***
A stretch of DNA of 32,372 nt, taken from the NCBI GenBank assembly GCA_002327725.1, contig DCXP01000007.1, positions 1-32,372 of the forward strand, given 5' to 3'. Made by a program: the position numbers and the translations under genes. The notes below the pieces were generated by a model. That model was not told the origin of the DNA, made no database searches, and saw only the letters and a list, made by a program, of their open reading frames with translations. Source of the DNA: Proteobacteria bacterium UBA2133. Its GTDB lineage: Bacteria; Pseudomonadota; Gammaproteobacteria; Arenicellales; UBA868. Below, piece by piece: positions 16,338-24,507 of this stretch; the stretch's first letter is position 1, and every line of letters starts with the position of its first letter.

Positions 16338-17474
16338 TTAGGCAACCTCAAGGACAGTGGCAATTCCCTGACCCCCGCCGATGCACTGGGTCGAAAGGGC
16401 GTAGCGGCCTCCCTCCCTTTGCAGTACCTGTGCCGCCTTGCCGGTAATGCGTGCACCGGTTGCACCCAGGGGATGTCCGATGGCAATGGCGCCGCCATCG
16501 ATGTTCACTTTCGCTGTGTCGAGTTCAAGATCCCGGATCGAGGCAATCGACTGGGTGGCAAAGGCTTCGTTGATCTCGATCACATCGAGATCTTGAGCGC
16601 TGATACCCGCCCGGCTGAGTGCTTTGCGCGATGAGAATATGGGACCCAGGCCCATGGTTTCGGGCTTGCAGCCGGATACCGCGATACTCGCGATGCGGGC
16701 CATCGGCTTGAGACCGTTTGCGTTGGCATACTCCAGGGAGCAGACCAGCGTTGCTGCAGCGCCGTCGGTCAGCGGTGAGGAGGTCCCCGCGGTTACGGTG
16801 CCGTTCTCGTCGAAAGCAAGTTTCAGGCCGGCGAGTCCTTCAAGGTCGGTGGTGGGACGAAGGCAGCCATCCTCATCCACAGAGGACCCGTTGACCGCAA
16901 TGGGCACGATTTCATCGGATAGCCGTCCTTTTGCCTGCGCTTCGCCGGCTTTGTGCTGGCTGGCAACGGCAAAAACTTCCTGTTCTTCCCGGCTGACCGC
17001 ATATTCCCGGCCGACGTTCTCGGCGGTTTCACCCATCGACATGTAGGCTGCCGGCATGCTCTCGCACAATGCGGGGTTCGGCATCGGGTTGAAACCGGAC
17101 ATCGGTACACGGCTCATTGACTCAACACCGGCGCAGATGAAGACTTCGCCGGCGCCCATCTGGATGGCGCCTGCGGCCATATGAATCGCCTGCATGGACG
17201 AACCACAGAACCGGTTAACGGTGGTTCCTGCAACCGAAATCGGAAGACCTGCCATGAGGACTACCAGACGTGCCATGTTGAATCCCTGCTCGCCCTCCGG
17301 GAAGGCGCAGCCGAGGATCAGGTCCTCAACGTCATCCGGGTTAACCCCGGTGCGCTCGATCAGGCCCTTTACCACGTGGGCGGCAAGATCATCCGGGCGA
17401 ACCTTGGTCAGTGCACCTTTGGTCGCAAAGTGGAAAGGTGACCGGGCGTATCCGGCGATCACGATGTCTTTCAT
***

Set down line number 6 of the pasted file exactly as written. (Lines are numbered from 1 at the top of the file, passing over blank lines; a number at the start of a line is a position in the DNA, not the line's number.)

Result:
16601 TGATACCCGCCCGGCTGAGTGCTTTGCGCGATGAGAATATGGGACCCAGGCCCATGGTTTCGGGCTTGCAGCCGGATACCGCGATACTCGCGATGCGGGC